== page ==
Fake Is Real
We’re now several years into a full-bore explosion of club-driven darkwave which has been taking over dancefloors and headphones on both sides of the Atlantic. And while that’s resulted in a higher profile for both the genre and many of its practitioners, a certain sameness has begun to creep in. While the new record from Barcelona’s SDH (the full Semiotics Department of Heteronyms name now officially nested within the acronym) finds them dishing out exactly the sort of club heaters DJs and crowds alike are constantly craving, that comes with a certain trade-off.
If you’ve been keeping tabs on how Andrea Pérez and Sergi Alejandre have been honing a cleaner production style and the attack of their beats over the last couple of years, much of Fake Is Real will feel like a logical next step to you. Thumping tracks like “Our Fear” and “Greedy” carry forward the rhythmic intensity of recent work like “Maybe A Body”, bringing house programming and orch hits into the mix which is undercut by a sly, almost conversational tone of vocal delivery from Andrea Pérez. Pérez adopts a restless lounge lizard persona for most of the record, both bored with the artifice of the nightlife environs much of Fake Is Real is concerned with, yet unable to conceive of anything (a tension to which the title is perhaps a reference).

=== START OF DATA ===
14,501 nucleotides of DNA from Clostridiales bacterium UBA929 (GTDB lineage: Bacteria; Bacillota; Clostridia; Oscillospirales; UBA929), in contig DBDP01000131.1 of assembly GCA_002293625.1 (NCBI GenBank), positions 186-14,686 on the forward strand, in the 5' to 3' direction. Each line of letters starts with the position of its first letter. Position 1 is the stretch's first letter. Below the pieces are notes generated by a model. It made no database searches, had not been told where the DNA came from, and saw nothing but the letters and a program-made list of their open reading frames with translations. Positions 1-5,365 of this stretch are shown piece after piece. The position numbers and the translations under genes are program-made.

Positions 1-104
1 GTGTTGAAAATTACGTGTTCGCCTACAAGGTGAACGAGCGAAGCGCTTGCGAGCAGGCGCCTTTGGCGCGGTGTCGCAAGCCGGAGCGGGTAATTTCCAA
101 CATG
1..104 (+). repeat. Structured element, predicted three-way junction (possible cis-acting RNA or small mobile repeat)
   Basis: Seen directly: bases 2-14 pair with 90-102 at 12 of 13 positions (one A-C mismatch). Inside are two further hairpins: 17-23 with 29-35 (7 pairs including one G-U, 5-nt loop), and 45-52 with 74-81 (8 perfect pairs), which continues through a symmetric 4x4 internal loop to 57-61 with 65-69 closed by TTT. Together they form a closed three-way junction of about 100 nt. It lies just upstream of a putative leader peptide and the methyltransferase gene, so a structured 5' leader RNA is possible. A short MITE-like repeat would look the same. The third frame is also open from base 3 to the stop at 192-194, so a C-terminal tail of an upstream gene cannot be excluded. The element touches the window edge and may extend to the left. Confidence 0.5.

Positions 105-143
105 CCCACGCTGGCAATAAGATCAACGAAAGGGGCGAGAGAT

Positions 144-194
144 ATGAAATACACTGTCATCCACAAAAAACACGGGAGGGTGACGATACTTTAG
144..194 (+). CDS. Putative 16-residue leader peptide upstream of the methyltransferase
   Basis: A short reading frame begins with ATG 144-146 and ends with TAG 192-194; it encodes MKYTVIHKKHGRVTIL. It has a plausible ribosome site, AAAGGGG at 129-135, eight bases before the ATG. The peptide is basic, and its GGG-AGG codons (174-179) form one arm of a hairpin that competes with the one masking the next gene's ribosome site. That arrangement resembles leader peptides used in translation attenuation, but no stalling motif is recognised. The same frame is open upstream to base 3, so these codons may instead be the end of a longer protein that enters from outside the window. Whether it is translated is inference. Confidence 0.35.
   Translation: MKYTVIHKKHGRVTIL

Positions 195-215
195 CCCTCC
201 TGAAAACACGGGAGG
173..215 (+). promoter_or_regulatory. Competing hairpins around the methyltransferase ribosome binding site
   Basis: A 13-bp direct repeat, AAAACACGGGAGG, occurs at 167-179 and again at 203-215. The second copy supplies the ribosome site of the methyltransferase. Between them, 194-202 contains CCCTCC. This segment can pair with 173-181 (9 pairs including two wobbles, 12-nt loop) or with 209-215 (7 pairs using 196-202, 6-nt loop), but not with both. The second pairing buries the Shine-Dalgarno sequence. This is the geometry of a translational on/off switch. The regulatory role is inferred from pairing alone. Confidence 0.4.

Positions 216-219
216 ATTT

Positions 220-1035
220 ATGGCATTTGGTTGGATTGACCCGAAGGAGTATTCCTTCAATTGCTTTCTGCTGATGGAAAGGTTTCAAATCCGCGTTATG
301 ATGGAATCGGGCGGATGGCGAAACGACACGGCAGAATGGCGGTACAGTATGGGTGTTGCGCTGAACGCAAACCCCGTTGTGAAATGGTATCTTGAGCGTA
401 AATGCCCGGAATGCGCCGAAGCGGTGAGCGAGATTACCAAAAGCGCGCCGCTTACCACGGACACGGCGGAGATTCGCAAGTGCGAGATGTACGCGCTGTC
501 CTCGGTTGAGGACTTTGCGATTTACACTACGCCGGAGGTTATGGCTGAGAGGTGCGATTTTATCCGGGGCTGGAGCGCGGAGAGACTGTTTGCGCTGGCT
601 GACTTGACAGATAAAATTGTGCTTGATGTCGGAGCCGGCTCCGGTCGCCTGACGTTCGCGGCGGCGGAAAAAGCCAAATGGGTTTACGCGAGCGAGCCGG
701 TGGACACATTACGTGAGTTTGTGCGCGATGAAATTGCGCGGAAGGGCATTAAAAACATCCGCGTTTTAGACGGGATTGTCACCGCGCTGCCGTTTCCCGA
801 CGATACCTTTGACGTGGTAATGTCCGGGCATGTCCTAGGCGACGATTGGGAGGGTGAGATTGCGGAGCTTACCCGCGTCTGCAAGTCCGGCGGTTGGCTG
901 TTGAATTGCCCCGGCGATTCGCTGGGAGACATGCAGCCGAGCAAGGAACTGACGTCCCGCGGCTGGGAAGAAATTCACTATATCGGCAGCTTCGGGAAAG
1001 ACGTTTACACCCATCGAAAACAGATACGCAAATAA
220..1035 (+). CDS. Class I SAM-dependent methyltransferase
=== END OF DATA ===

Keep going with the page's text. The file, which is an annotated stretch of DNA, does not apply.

That sense of direct, club-friendly accessibility begins to wear thin despite Fake Is Real‘s short run time, in part due to individual tracks’ similarity with other acts as well as the rest of the record. The bounce of “Balance” (not to mention its more trance adjacent programming) holds to the continental style of darkwave we’ve heard plied from the likes of Minuit Machine and Black Nail Cabaret over the past several years, while the proximity of “Greedy” and a number of other tunes to the by now very familiar Boy Harsher template can’t be ignored. The laid back lope of “Hollowed Out”, the sole track here to hold some of the ghostly mystery which SDH wove so well in their early work, is sorely missed on the rest of the record.
Having tracked SDH since their 2018 debut single “Tell Them”, on the one hand it’s heartening to see their star rise and for them to be able to move so comfortably within the current club milieu. And yet it’s hard to not think back to their early releases and note the subtler and more softer moments in them which are almost entirely absent in Fake Is Real. As a pure of the moment club record Fake Is Real has a lot to recommend it, but doesn’t endure far past last call.